Michael Brown, Eric Garner, Tamir Rice: For many, the names of African Americans who died during confrontations with police are emblematic of the dangerous divide between officers and the minority communities they serve.
For others, the names Rafael Ramos and Wenjian Liu represent a more legitimate danger. The Brooklyn policemen were murdered in December in a case that some people see as proof that law enforcement officers have been unfairly demonized by those they protect.
Those two viewpoints – and others that fall somewhere in the middle – will meet on Monday at a University of Central Florida forum about race, law enforcement and social justice.
“We want to create an environment where people can have strong disagreement about these incidents and the state of law enforcement in this country, and learn to have respectful conversation and how to use their passion to take action to make our community stronger and better,” said Karen Morrison, UCF’s chief diversity officer.
The forum – entitled “Do All Lives Matter?” – includes panelists Kareem Jordan from the School of Criminology at UMass Lowell; criminal defense attorney and former prosecutor Robert B. Fisher; UCF Police Chief Richard Beary; and Orlando City Commissioner Regina Hill, who represents a predominantly African American district. Radio host Monica May is moderating the forum.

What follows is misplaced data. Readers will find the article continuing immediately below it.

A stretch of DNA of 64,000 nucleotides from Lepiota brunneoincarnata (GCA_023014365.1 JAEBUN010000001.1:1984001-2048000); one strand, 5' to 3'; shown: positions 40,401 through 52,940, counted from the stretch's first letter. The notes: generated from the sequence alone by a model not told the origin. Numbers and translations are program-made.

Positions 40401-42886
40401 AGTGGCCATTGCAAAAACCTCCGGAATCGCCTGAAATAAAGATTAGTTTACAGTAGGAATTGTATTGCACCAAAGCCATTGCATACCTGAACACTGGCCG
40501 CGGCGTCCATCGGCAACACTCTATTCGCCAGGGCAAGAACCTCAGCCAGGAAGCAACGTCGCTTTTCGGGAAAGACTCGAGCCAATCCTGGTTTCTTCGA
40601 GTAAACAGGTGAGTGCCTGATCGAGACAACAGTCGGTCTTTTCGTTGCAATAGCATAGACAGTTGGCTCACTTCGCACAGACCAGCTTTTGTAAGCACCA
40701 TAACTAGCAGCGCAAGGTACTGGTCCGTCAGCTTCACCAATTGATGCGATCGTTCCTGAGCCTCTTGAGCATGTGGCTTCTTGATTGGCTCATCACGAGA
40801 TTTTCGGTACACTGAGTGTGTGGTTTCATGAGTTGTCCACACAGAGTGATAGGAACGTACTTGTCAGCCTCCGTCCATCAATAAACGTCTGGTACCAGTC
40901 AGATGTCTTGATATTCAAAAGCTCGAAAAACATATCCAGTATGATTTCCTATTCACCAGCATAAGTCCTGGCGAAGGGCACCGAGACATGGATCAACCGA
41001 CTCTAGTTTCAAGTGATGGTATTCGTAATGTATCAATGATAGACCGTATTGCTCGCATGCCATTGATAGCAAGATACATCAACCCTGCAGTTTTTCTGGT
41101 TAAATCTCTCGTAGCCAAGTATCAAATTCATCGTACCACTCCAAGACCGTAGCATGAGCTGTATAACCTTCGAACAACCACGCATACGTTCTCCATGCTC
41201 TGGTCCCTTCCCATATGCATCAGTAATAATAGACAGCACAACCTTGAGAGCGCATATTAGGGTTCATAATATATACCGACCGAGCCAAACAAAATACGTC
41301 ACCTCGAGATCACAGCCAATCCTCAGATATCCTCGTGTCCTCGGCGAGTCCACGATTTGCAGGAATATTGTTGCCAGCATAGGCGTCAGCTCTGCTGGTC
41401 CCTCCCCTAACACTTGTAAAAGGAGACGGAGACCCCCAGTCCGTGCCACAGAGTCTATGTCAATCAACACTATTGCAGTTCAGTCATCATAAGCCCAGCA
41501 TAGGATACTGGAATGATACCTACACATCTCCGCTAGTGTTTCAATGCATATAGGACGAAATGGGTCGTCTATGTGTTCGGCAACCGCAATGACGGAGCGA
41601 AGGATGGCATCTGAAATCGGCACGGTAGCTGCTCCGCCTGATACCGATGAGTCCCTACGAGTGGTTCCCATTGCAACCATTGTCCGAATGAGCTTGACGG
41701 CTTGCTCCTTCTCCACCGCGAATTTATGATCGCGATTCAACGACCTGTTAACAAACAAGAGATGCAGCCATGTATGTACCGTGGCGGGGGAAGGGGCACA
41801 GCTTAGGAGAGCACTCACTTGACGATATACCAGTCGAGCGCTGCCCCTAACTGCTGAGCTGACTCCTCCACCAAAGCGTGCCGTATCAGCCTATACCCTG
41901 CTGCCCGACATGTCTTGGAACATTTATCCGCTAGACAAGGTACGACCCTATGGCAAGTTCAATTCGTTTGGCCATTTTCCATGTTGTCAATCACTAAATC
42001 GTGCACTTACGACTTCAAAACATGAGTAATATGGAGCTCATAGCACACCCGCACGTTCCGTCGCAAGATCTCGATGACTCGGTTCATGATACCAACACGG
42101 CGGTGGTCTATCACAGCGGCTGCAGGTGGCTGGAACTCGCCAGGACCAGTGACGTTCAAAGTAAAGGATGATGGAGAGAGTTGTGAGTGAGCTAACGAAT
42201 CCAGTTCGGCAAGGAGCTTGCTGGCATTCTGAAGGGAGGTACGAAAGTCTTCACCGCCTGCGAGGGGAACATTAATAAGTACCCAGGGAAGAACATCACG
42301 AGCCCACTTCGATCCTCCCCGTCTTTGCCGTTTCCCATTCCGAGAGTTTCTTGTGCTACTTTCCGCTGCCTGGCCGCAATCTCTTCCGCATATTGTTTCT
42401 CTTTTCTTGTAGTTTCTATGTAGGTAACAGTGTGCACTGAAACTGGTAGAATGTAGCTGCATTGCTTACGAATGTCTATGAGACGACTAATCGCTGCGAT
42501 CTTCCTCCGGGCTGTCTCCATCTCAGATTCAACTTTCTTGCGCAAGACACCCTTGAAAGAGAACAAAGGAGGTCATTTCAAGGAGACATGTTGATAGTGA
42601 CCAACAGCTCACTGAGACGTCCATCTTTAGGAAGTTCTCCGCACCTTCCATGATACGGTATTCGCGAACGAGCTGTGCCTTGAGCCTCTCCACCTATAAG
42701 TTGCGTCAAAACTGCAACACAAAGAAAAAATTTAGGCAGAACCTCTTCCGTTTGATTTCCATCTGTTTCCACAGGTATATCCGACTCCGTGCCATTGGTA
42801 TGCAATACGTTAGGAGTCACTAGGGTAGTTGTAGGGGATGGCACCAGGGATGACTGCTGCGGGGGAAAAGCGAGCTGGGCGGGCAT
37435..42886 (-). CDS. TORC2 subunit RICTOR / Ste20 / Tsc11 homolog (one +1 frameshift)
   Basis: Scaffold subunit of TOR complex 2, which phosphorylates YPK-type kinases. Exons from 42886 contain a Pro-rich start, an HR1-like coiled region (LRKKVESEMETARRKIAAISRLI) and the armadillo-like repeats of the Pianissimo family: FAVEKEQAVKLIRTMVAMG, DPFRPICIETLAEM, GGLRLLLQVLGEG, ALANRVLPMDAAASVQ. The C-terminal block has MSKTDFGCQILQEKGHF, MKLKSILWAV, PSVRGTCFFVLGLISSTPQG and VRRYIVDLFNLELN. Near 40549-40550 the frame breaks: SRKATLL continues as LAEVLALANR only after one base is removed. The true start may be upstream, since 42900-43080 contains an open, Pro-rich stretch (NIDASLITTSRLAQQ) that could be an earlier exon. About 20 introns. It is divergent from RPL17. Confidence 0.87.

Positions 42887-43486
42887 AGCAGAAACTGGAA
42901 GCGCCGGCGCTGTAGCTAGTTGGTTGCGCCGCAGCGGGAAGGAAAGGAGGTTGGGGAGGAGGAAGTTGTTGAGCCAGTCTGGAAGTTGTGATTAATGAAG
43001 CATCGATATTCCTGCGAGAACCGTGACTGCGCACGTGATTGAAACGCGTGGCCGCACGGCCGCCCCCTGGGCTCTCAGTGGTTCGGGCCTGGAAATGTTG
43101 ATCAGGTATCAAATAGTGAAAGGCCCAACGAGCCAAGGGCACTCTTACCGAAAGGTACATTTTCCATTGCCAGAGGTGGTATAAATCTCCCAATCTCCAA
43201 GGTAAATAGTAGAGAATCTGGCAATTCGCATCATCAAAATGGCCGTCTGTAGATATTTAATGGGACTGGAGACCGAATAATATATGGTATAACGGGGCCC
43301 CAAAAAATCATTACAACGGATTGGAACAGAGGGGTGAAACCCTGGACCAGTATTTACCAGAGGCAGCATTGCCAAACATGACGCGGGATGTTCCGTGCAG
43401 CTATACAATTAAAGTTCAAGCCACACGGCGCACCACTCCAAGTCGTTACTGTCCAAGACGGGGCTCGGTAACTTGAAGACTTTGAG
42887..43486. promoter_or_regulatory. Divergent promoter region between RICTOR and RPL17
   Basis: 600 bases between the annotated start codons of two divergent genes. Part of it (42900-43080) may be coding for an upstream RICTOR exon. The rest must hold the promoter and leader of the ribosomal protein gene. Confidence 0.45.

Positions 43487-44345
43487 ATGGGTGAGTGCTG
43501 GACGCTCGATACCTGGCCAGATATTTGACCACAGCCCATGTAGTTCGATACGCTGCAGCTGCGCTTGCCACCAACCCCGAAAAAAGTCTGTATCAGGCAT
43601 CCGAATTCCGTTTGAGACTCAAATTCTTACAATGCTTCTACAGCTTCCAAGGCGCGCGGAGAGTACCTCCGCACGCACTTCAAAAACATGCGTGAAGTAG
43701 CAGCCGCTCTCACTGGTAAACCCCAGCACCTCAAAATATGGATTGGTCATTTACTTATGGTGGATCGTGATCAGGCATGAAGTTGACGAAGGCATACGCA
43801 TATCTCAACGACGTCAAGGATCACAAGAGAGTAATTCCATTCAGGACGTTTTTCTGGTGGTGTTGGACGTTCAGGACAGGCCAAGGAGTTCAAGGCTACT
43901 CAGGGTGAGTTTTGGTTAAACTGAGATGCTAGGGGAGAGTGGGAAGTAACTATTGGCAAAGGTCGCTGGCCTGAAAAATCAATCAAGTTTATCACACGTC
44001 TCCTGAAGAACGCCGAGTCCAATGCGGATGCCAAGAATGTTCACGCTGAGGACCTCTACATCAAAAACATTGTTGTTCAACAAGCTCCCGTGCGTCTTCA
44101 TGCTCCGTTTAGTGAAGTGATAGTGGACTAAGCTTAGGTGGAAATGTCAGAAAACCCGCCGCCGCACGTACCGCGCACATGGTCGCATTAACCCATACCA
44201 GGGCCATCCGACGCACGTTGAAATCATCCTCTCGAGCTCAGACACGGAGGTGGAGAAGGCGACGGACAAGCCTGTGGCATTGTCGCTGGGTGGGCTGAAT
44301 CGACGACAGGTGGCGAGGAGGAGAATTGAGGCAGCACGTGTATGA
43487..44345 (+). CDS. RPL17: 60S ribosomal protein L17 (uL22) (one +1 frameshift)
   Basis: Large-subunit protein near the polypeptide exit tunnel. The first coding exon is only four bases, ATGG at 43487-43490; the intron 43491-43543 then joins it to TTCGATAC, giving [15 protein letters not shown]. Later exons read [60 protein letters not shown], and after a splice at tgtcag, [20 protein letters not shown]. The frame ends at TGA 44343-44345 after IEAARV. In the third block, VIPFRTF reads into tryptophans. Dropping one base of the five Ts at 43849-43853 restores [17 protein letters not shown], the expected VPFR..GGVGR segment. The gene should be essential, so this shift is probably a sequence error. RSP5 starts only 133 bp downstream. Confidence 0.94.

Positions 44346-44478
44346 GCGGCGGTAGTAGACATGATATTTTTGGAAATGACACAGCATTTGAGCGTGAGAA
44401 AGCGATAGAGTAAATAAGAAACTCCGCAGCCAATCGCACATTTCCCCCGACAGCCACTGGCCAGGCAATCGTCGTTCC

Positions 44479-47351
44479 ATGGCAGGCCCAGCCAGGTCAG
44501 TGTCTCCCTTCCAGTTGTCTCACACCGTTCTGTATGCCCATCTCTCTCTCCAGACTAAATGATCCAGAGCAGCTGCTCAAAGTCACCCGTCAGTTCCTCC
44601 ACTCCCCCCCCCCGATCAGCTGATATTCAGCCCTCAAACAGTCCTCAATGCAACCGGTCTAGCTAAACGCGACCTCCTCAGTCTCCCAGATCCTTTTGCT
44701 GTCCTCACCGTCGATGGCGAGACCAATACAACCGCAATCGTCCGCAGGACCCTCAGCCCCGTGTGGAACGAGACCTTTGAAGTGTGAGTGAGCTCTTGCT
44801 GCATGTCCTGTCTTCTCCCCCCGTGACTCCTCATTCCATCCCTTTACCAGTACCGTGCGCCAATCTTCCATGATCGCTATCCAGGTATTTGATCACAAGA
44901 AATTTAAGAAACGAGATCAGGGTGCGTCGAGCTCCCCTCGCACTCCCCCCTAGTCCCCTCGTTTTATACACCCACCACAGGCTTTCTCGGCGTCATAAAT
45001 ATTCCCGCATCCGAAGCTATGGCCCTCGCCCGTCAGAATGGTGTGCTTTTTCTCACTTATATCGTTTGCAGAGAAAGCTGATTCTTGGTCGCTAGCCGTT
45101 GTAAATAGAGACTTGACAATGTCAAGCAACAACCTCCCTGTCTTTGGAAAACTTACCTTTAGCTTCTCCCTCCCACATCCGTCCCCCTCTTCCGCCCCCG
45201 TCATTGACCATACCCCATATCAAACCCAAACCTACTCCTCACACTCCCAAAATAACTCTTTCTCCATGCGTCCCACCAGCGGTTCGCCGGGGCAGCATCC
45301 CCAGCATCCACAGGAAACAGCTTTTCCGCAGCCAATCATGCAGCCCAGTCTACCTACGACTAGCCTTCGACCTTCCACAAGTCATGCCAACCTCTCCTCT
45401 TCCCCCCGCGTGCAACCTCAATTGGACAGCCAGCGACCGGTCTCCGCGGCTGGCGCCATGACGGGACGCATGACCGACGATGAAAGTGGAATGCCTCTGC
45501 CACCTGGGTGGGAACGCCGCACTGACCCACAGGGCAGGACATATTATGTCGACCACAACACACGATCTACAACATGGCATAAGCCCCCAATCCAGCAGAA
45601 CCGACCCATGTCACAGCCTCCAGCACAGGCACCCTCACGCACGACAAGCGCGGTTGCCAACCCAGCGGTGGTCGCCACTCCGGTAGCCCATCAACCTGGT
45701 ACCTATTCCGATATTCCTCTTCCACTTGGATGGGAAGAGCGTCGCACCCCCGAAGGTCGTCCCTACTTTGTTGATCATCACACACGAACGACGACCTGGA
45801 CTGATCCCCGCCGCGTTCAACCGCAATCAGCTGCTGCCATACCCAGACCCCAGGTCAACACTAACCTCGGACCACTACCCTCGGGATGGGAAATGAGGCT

It comes in the wake of marches and recent “die in” demonstrations across the country in protest of the deaths of Brown and Garner.
The two-hour discussion starts at 6 p.m. Monday in the Cape Florida room at the Student Union. It is free and open to students and the general public, who are encouraged to show up with tough questions.
“There are so many things to talk about, and students may be conflicted with how they feel and how others feel,” said Cynthia Schmidt, director of the Center for Law and Policy in UCF’s Department of Legal Studies. “I hope people raise questions that are from different points of view.”
The forum is a collaboration of five UCF departments: the Office of Diversity and Inclusion, the Department of Legal Studies, the Center for Law and Policy, Social Justice & Advocacy, and Equal Opportunity & Affirmative Action.
Organizers hope the discussion results in ideas to promote positive relationships between law enforcement officers and the community.